DETROIT -- Royals reliever Louis Coleman had a good workout in Surprise, Ariz., on Wednesday, and he is making progress with the bone bruise in the middle finger of his pitching hand.
"So that was good news," manager Ned Yost said.
If Coleman's progress continues, he could come off the disabled list by Tuesday or Wednesday.
"It's all kind of pursuant on how he feels," Yost said.
Home opener vs. White Sox bodes well for Royals
DETROIT -- The first game of the season has not been kind to the Royals in recent years. Monday's 4-3 loss at Detroit was their sixth straight on Opening Day. Overall, their mark is 15-31.
But the team's home opener is coming up at 3:10 p.m. CT on Friday against the White Sox, and the club's record in its first game on home grounds is considerably better, just one game under .500 at 22-23. That includes 20-21 at Kauffman Stadium after the Royals went 2-2 at old Municipal Stadium from 1969-72.
The Royals won last year's home opener, 3-1, over the Twins with Ervin Santana getting the victory and Aaron Crow the save. After being shut out for seven innings, the Royals rallied for three runs in the eighth with Alcides Escobar's RBI double accounting for the go-ahead run. Suddenly the sellout crowd erupted, and there was joy in Kansas City.
That was the Royals' seventh game of the season; they opened 3-3 on the road in Chicago and Philadelphia.
The Royals most recently won back-to-back home openers in 2007 and 2008 over Boston and New York, and they have another chance this year. History is in their favor. The Royals have had their home opener four times against the White Sox and won three of them.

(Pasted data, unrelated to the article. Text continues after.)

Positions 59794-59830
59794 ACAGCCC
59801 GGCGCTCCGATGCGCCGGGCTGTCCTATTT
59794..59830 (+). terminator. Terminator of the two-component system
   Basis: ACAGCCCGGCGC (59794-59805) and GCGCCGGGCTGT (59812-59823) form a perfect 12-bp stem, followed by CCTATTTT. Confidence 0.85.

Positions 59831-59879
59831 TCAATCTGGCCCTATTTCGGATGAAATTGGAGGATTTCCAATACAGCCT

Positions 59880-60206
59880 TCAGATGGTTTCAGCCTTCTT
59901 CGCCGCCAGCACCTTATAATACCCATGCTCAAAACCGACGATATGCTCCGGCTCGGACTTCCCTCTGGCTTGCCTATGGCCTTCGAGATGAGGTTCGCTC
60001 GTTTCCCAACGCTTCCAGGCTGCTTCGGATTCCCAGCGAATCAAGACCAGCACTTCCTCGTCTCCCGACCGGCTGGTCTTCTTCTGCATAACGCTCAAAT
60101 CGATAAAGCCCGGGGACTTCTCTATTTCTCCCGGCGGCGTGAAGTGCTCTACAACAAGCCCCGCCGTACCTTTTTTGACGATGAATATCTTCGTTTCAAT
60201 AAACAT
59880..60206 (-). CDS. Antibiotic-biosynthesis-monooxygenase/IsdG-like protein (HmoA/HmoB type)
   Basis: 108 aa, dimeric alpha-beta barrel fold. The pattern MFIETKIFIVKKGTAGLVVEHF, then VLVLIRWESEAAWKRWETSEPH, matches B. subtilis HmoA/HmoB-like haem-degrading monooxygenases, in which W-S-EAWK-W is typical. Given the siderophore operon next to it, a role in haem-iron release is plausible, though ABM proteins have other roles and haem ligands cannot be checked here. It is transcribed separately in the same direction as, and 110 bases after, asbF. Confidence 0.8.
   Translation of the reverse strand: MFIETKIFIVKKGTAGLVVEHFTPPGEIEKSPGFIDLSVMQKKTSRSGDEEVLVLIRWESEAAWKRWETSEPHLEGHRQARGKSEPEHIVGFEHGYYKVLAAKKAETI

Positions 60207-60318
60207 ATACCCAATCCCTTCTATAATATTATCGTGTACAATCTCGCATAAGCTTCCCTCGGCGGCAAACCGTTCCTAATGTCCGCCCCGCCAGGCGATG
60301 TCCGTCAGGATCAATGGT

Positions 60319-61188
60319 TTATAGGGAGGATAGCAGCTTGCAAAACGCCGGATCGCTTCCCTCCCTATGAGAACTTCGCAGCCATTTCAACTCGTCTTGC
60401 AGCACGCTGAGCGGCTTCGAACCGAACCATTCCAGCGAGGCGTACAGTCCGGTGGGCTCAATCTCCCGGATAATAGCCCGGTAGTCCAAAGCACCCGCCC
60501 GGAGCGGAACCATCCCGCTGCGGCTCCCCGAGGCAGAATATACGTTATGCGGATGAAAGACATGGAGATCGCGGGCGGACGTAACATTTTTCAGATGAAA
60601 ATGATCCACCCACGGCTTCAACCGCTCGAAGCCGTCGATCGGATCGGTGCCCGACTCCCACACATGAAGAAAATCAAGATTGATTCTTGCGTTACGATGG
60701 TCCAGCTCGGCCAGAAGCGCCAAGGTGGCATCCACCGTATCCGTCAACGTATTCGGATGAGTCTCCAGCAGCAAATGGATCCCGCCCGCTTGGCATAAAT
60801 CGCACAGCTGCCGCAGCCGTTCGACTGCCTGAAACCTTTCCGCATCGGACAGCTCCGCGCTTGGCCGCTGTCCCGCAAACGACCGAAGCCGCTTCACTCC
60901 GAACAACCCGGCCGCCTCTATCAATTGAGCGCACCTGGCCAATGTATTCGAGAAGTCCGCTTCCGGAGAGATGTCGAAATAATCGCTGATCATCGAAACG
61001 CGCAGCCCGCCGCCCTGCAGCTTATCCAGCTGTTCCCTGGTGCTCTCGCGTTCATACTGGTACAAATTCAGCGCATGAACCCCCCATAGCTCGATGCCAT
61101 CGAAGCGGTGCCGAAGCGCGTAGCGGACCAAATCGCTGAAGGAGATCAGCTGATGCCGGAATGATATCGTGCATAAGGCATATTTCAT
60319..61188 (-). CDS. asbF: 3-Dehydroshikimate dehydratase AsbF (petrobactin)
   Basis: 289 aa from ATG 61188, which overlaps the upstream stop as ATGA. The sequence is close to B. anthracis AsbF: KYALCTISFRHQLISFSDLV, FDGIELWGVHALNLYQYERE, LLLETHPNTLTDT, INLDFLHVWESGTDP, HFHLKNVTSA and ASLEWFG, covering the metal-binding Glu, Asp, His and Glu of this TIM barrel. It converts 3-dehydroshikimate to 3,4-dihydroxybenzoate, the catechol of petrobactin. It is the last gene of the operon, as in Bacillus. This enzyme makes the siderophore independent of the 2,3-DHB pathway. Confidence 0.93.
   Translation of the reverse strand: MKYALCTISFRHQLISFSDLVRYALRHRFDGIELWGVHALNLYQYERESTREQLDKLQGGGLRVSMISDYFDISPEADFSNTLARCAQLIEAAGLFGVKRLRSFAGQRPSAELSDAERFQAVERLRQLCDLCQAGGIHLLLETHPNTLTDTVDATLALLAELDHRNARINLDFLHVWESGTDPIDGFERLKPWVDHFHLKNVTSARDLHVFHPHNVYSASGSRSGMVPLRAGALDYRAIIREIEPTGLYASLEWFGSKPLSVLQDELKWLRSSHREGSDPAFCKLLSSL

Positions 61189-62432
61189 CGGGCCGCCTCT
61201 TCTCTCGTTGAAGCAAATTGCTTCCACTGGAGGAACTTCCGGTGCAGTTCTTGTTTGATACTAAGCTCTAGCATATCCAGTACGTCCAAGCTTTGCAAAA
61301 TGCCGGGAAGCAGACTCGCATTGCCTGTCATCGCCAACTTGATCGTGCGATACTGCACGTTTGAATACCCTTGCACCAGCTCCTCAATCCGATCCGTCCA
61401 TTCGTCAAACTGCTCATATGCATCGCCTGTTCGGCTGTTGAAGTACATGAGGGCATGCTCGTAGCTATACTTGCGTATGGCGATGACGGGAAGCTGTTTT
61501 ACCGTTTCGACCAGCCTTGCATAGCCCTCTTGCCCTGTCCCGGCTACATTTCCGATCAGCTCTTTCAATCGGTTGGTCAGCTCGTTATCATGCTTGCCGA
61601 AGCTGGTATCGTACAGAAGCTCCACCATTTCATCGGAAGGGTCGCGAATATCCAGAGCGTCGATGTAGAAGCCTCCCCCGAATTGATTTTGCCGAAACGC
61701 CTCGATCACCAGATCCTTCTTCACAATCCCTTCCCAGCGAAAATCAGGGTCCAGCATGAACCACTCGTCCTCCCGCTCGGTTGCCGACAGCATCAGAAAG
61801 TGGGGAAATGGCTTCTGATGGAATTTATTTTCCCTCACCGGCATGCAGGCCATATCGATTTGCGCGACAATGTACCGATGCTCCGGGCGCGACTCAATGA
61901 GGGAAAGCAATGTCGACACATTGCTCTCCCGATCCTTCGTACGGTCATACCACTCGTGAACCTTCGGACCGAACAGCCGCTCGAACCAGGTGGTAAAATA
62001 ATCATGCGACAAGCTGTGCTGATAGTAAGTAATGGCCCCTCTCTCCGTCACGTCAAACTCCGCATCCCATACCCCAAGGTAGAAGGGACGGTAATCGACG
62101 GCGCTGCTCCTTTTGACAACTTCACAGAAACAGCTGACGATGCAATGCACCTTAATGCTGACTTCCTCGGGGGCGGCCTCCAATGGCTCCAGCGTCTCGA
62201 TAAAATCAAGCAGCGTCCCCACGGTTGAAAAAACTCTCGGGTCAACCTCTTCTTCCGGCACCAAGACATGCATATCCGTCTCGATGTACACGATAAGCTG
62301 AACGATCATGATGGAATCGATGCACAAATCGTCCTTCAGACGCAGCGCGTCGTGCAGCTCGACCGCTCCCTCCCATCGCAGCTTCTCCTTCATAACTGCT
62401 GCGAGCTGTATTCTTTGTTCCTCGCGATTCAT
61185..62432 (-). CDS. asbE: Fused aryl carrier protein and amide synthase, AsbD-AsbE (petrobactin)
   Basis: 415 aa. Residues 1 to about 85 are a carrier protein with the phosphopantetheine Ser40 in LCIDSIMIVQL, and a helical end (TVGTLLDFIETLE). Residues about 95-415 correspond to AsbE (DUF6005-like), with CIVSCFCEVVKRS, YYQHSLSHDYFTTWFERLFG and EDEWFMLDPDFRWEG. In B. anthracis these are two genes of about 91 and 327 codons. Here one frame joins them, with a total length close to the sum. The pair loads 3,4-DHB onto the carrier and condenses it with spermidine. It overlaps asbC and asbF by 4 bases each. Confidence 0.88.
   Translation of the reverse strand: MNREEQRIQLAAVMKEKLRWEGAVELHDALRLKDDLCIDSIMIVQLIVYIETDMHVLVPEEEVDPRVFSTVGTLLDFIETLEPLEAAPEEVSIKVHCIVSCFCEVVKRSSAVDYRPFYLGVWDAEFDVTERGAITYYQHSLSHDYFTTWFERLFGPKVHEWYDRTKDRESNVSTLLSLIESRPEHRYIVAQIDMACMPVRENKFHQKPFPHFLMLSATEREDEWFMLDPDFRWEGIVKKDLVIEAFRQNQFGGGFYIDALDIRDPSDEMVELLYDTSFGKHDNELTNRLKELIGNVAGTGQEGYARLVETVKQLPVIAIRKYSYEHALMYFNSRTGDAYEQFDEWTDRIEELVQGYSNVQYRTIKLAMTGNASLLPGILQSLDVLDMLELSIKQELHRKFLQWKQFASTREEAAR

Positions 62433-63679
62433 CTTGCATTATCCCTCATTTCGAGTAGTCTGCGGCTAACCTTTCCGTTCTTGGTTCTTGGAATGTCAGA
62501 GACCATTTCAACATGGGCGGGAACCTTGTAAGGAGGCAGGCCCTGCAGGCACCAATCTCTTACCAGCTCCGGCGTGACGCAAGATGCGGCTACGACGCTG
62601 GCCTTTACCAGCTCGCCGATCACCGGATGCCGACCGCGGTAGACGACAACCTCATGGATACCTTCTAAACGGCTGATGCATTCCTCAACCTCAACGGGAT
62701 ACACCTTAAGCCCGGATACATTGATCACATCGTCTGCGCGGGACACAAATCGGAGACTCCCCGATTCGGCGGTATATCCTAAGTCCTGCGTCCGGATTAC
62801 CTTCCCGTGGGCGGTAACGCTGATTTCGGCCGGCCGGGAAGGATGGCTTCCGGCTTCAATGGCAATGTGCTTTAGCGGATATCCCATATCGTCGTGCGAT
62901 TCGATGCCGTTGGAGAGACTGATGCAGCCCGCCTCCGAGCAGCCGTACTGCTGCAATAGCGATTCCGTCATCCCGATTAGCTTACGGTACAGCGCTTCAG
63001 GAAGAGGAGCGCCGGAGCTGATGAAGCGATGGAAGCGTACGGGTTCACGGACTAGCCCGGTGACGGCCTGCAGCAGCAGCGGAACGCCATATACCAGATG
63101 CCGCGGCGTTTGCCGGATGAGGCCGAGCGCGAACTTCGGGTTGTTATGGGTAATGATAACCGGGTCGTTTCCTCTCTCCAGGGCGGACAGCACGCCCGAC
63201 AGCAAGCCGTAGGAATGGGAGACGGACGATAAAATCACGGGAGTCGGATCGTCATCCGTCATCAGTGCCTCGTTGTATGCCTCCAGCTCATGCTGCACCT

Yost seeks speedier replays in future
DETROIT -- The Royals' first experience with instant replay consumed some time during Wednesday's 10-inning, 2-1 loss to the Tigers, who won two challenges.
The first challenge by Detroit manager Brad Ausmus took the umpires about three minutes to develop their ruling.
"It took a long time," Royals manager Ned Yost said. "I don't know why it took so long, because we had it right off the bat -- we had it before the umpire.
"That needs to go quicker. I don't know why it didn't, but it's like everything else. It's a new process, and it's evolving and it'll get quicker. It's going to take people time to get used to it. It's definitely different."
The second challenge went quicker, timed at just one minute.
From his vantage point, Yost was not certain of the outcome of each play. In the end, however, he seemed satisfied.
"At least they're getting the calls right," he said.
Dick Kaegel is a reporter for MLB.com. This story was not subject to the approval of Major League Baseball or its clubs.